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  • A hacker published grades and personal information of thousands of Las Vegas students after school district officials refused to pay a ransom in exchange for the information.
  • The leaked information included students’ names, social security numbers, addresses, and some financial information, and were published on an online hacker forum this week, a cybersecurity analyst told Business Insider.
  • Las Vegas’ Clark County School District announced earlier this month that some of its files were compromised by a hacker using ransomware and that law enforcement was investigating.
  • Visit Business Insider’s homepage for more stories.

Last month, Las Vegas’ largest public school district announced that a hacker compromised some of its files using ransomware and was holding the files hostage while demanding a ransom payment.

Now, a hacker has published files containing students’ grades and personal information after school district officials refused to pay the ransom.

Brett Callow, a threat analyst with cybersecurity

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A hacker who was part of the notorious Dark Overlord group has been handed a five-year prison term for his crimes.

British national Nathan Wyatt was jailed by a Missouri court this week after pleading guilty to conspiring to commit aggravated identity theft and computer fraud in 2016. The group targeted a number of medical-related firms and accounting businesses, remotely stealing data that included personal information belonging to patients and clients. The Dark Overlord then threatened to sell the data on the dark web unless the firms made Bitcoins payment of as much as $300,000. None of the companies are believed to have followed the gang’s instructions.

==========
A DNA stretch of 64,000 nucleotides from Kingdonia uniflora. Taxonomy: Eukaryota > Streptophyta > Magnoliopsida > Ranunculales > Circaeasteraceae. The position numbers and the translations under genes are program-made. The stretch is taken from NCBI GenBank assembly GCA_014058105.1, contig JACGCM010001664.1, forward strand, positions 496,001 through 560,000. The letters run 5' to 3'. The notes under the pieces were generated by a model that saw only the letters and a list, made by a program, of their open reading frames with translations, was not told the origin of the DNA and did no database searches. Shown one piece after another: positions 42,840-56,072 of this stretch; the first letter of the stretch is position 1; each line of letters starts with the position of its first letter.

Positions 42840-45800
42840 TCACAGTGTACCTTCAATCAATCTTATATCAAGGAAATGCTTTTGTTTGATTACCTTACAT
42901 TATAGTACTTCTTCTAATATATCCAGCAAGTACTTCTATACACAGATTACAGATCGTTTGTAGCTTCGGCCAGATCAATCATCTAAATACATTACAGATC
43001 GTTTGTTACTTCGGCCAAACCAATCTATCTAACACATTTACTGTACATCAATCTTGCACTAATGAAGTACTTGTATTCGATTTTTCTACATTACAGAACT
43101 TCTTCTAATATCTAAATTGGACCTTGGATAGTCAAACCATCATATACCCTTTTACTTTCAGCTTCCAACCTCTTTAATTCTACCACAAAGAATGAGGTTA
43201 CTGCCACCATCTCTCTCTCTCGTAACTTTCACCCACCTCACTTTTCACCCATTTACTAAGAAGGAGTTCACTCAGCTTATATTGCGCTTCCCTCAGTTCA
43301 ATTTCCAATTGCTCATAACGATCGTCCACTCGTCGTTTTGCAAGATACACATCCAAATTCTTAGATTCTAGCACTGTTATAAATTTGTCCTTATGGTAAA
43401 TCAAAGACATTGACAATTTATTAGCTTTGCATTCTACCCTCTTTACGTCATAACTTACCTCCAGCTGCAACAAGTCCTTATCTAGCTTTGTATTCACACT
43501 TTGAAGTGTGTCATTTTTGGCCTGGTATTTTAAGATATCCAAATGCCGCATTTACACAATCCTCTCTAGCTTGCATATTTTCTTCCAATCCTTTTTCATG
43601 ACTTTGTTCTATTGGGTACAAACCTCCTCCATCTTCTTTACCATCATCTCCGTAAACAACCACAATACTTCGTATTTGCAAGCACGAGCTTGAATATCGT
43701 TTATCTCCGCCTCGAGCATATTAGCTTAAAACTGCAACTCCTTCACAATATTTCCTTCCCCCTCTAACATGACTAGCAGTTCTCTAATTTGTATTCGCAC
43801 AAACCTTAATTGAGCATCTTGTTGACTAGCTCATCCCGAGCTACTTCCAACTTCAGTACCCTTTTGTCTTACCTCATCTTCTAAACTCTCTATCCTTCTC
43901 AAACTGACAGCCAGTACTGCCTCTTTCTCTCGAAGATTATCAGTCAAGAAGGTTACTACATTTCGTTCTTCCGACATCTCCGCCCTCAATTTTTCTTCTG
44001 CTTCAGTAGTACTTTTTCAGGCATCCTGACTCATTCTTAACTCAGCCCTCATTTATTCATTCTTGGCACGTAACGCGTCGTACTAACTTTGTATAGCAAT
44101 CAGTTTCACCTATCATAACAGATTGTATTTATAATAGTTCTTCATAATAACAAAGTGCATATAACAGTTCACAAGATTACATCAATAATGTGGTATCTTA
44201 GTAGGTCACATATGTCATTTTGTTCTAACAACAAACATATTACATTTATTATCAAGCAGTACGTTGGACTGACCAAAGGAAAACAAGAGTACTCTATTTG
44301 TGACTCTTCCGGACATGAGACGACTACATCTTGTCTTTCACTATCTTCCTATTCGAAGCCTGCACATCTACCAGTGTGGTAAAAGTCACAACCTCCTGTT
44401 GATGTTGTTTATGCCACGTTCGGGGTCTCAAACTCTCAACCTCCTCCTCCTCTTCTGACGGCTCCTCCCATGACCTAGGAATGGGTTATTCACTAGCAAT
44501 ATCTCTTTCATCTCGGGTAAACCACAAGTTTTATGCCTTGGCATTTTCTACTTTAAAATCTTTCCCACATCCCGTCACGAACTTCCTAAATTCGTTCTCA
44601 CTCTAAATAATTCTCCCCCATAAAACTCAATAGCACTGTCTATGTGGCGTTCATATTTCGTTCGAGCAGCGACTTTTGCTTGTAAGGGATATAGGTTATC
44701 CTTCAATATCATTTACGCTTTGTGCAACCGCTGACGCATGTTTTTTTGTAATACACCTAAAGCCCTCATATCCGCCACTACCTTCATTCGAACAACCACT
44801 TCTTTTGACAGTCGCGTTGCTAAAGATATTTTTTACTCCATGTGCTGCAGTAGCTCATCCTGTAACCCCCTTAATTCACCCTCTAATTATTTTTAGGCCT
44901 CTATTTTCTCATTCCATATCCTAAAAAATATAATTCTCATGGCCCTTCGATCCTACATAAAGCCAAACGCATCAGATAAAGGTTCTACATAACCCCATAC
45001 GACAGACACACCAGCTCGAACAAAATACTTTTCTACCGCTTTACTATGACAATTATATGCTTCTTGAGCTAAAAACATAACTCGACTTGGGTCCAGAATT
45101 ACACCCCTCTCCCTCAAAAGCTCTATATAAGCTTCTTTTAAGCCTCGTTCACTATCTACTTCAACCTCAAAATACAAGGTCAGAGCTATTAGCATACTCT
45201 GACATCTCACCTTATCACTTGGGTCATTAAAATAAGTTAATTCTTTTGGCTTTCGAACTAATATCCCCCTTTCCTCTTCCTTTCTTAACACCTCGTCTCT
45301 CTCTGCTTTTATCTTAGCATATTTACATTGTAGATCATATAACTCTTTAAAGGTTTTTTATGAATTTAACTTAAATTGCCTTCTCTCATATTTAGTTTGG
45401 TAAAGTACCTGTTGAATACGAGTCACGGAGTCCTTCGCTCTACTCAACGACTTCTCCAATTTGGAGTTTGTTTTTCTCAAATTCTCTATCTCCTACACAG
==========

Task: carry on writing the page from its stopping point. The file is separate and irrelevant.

The court documents revealed little about the targeted businesses, though it’s known that they are located in Missouri, Illinois, and Georgia, media outlets reported on Monday.

Wyatt, who was also ordered to pay about $1.5 million in restitution, told the court via Zoom,

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The most common visual is the pale nerd in his mother’s basement who is getting into his university server to change his rivals grades to failing ones. Then there are the various Hollywood depictions which show “master criminals” manipulating traffic signals and financial markets. This is a fairly recent use of the word “hacker” and for years before it had a very different meaning.

In the early 90’s when Linux (a popular free computer operating system) was introduced, the word hacker did not even exist. Users of these operating systems referred to themselves as “hackers”, only due to their ability to manipulate and reuse programming code for their own purposes, outside of its originally intended purpose. If you think of them as chefs, everyone has that one basic recipe for lobster bisque, but each chef will put their own spin on the recipe to make it their own. They were … Read More